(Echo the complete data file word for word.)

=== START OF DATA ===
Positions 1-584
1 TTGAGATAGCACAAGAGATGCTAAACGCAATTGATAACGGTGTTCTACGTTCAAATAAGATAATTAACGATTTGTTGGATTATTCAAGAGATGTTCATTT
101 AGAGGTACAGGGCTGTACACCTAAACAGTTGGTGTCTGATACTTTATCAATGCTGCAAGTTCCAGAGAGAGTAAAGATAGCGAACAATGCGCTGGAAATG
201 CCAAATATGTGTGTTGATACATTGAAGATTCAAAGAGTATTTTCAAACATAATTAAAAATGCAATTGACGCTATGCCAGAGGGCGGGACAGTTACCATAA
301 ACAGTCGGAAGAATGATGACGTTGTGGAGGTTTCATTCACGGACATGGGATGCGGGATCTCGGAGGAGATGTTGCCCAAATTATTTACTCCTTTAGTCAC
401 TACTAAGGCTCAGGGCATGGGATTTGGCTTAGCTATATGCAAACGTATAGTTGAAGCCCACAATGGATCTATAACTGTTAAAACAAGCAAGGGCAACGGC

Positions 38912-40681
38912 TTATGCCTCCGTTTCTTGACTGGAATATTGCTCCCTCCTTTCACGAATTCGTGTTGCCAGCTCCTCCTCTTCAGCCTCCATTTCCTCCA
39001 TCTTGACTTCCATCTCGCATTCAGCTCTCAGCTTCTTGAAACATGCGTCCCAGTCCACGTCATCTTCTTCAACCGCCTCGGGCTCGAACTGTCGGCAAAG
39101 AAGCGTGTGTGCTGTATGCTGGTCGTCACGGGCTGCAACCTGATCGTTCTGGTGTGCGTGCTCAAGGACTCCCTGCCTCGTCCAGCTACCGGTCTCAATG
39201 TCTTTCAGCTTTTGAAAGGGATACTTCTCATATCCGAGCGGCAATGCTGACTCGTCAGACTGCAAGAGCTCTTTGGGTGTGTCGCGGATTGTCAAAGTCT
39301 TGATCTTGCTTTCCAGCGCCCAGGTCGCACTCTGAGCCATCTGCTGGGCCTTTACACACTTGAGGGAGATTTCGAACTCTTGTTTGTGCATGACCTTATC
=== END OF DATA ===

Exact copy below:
Positions 1-584
1 TTGAGATAGCACAAGAGATGCTAAACGCAATTGATAACGGTGTTCTACGTTCAAATAAGATAATTAACGATTTGTTGGATTATTCAAGAGATGTTCATTT
101 AGAGGTACAGGGCTGTACACCTAAACAGTTGGTGTCTGATACTTTATCAATGCTGCAAGTTCCAGAGAGAGTAAAGATAGCGAACAATGCGCTGGAAATG
201 CCAAATATGTGTGTTGATACATTGAAGATTCAAAGAGTATTTTCAAACATAATTAAAAATGCAATTGACGCTATGCCAGAGGGCGGGACAGTTACCATAA
301 ACAGTCGGAAGAATGATGACGTTGTGGAGGTTTCATTCACGGACATGGGATGCGGGATCTCGGAGGAGATGTTGCCCAAATTATTTACTCCTTTAGTCAC
401 TACTAAGGCTCAGGGCATGGGATTTGGCTTAGCTATATGCAAACGTATAGTTGAAGCCCACAATGGATCTATAACTGTTAAAACAAGCAAGGGCAACGGC

Positions 38912-40681
38912 TTATGCCTCCGTTTCTTGACTGGAATATTGCTCCCTCCTTTCACGAATTCGTGTTGCCAGCTCCTCCTCTTCAGCCTCCATTTCCTCCA
39001 TCTTGACTTCCATCTCGCATTCAGCTCTCAGCTTCTTGAAACATGCGTCCCAGTCCACGTCATCTTCTTCAACCGCCTCGGGCTCGAACTGTCGGCAAAG
39101 AAGCGTGTGTGCTGTATGCTGGTCGTCACGGGCTGCAACCTGATCGTTCTGGTGTGCGTGCTCAAGGACTCCCTGCCTCGTCCAGCTACCGGTCTCAATG
39201 TCTTTCAGCTTTTGAAAGGGATACTTCTCATATCCGAGCGGCAATGCTGACTCGTCAGACTGCAAGAGCTCTTTGGGTGTGTCGCGGATTGTCAAAGTCT
39301 TGATCTTGCTTTCCAGCGCCCAGGTCGCACTCTGAGCCATCTGCTGGGCCTTTACACACTTGAGGGAGATTTCGAACTCTTGTTTGTGCATGACCTTATC